In regards to the forseeability reqm't of Int'l Shoe:  I'm a bit confused as to the order in which to look to forseeability so want to confirm. Would you first determine that the D purposefully availed under one of the listed ways, and then look to forseeability? Which because of the purpose availment the D could reasonably anticipate being haled into court? So it would automatically be satisfied?  
Those two things are part of the legal standard, as laid out in WW and BK: Minimum contacts means the defendant purposefully availed of the benefits and protections such that he could reasonably anticipate being haled into court. If a defendant purposefully availed by doing one or more of the things we discussed (effects test, placing product into the stream, owning property, etc.), then it is foreseeable that he could be haled into court.

In regards to Daimler and the "essentially at home" test which establishes General PJ - I want to make sure I understand it correctly: In the 2nd part of the Int'l Shoe Test where you determine if the contacts give rise to the claim, this is where the specific jurisidciton or general jurisdiction distinction is decided. If contacts do give rise to the claim, specific personal Jx and continue to part 3 of test. If no contacts give rise to the claim, but operations are continuous and systematic enough to render it at home in that forum, then general personal jx. So the court would automatically have jurisdiction. 

Never use that last sentence--nothing is "automatic." This is mostly the right analysis, but you're too facile in your conclusion. Daimler rejects continuous/systematic/substantial business as a basis for general jurisdiction and suggests that a defendant is essentially at home only in its domicile/PPP/state of incorporation. In FN 19, the Court suggests that there may be an "exceptional case" in which a defendant is at home in another place--and note the case it cites to as an example. But it is going to be exceptional and pretty rare. So if the contacts do not give rise and if they do not, you ask whether the defendant is essentially at home. But since you're not in the PPB or state of incorporation, your conclusion is likely to be that there is no general jurisdiction, unless you can argue this is the exceptional case. But, again, read Daimler as a whole and try to think about what facts it would find sufficient.

Saturday, May 7, 2016

Another Personal Jurisdiction Question

In dealing with personal jurisdiction,  what's the point of determining whether there is specific or general jurisdiction when determining if the contacts give rise relate to the claim?

Because if the contacts do not give rise or relate, you cannot have specific jurisdiction, only general. But general jurisdiction is only available where the defendant is "essentially at home," which may be limited only to PPB and state of incorporation. And even if it goes beyond that (Daimler speaks of "exceptional circumstances") it needs an extraordinary amount of contact (recall Daimler's discussion of the only case in which the Court has recognized general jurisdiction). So even if you identify contacts, finding that they do not give rise or relate may mean the court lacks jurisdiction. That's the point.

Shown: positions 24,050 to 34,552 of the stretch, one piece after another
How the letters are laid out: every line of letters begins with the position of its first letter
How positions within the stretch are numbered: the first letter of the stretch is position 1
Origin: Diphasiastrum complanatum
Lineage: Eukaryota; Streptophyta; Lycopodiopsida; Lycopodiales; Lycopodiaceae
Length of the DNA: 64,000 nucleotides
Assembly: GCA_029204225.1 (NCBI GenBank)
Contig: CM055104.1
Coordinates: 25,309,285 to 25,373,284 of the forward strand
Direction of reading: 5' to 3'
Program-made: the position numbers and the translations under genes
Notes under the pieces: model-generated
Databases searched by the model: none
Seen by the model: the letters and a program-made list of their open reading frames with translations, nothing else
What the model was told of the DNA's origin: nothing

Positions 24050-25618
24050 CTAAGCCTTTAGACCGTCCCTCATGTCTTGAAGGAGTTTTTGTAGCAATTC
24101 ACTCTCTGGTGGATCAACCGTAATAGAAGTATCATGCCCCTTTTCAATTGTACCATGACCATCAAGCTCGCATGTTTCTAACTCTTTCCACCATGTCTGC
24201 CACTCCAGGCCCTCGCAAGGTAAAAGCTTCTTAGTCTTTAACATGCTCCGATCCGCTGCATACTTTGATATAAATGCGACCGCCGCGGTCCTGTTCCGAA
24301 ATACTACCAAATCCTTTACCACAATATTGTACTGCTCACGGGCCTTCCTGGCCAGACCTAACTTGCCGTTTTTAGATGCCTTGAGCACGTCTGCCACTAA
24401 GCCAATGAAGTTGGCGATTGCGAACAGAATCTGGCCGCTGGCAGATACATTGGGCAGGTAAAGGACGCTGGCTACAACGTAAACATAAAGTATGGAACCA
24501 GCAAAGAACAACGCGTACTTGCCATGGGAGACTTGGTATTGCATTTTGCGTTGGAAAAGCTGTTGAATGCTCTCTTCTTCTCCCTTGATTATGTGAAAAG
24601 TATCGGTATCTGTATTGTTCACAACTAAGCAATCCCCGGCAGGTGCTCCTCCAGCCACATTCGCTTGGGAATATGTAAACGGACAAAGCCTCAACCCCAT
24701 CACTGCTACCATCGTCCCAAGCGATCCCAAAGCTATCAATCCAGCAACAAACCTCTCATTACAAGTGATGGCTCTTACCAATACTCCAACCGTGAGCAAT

Friday, May 6, 2016


I have a question on burden of production. 

If a party that initially had the burden (party 1) causes the burden to shift to party 2 then party 2 can either shift the burden back or he can meet his burden of production.

My question is what is the difference between party 2 shifting the burden and party 2 meeting the burden.

It's the same difference as Pty I shifting as opposed to meeting the burden. If Pty II meets the burden, the case goes to trial; Pty I need not offer further evidence. If Pty II shifts the burden, then Pty I must offer further evidence to get the case to trial.

So consider Young and Title VII: Under Title VII, the burden of production shifts to the D to offer evidence of legitimate non-discriminatory reasons; if D offers these, the burden shifts back to the P to show these reasons are false or pretextual. If P does not offer evidence, D wins.

More on 12(h)

We have read the blog questions about amendments and disfavored defenses, and we are now a little bit confused, specially in the following scenario:

1. Plaintiff files a complaint
2. Defendant files a responsive pleading which does not include a disfavored defense 12(b)(2)-(5).
3. Plaintiff amends his complaint.
4. Now that defendant has to answer again, can he include a disfavored defense?

We understand that under Rule 12(h)(1)(B)(ii) whatever you did not include in a responsive pleading or in an amendment under Rule 15 is waived, however, if in the period that the defendant had to amend his responsive pleading as a matter of course the plaintiff amended his complaint, can the defendant now add the disfavored defenses considering there is a new controlling complaint?